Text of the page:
Now, Harbhajan casts a spell with his willow

Now, Harbhajan casts  a spell with his willow

Two back-to-back hundreds have flowed from his bludgeoning bat leaving the visiting Kiwis dumfounded.

On Monday at the Rajiv Gandhi International stadium in Uppal, India’s second most successful spinner went into the record books as the first man in Test history to score successive centuries batting at number eight.

Nicknamed the “Turbanator” after his incredible spells against Australia in 2001 which fetched him 32 wickets and India a famous 2-1 series triumph, Harbhajan’s bowling has suffered due to a combination of flat pitches, determined batsmen and his own diffidence when the going has got tough.

As a lower-order batsman, however, he is gradually translating his immense potential into crucial contributions. His maiden century in Ahmedabad in the first Test came with India gasping for survival, rocked as they were by Chris Martin’s brilliant burst in the second innings. If that was a match-saving effort, his second ton, a marvellous unbeaten 111, could well turn out to be a match-winning one.

When last man S Sreesanth joined Harbhajan on Sunday evening, the third day of the second Test, the latter’s score was 32, India’s lead a token 17. By the time Sreesanth was dismissed on Monday morning, those numbers had mushroomed astronomically as Harbhajan pulverised the Kiwis with a breathtaking display of stroke-making.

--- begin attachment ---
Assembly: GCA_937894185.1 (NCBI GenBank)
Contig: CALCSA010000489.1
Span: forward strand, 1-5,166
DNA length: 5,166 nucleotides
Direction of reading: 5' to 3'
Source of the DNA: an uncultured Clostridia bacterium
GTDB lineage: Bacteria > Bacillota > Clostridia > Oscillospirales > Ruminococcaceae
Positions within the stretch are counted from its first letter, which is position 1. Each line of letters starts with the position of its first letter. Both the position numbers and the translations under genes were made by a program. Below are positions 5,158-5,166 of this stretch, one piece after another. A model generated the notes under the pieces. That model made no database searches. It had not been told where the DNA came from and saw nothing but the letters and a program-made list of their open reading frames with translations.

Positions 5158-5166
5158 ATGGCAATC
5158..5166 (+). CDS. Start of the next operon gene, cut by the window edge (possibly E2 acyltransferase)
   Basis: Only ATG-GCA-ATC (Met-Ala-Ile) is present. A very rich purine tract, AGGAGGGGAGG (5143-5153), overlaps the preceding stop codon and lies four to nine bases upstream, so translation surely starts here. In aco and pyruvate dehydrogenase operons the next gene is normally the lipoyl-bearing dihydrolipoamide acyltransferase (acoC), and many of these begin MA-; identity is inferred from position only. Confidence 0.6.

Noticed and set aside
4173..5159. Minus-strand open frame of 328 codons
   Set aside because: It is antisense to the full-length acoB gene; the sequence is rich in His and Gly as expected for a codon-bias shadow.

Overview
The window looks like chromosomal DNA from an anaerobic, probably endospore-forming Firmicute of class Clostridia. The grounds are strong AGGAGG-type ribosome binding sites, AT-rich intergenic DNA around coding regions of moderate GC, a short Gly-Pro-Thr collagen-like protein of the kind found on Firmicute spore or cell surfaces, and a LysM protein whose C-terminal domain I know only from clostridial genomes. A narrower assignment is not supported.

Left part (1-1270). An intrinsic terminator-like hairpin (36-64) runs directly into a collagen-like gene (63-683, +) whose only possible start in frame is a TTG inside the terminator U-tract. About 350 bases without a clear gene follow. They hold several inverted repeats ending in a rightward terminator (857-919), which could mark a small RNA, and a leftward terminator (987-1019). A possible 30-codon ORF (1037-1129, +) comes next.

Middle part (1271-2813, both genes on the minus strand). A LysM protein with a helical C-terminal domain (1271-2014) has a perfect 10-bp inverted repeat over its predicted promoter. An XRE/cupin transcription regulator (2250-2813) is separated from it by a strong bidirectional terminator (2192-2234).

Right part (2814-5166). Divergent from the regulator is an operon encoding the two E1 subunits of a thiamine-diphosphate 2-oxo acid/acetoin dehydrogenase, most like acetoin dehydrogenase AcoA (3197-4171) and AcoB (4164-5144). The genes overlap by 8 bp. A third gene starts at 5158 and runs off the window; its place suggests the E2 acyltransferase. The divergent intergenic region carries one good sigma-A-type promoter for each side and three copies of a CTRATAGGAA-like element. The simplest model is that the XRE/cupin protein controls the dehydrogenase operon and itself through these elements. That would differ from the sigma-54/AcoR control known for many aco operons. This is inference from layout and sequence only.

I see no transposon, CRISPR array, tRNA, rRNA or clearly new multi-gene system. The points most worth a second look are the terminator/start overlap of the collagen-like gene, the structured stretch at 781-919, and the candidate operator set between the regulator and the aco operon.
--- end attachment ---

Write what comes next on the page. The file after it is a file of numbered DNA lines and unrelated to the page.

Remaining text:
Taken apart by Virender Sehwag at the top of the innings, New Zealand were completely unprepared for the mayhem unleashed by Harbhajan at the tail end. Fours and sixes cascaded with tremendous regularity as the man from Jalandhar brought up a sensational hundred, and propelled India’s lead to 122.

New Zealand are well placed to escape with a draw, having finished the penultimate day on 237 for four, Harbhajan disappointing with the ball. India will gladly take his hundreds but at the moment, they will happily trade them for some magic with the ball.

Comments (+)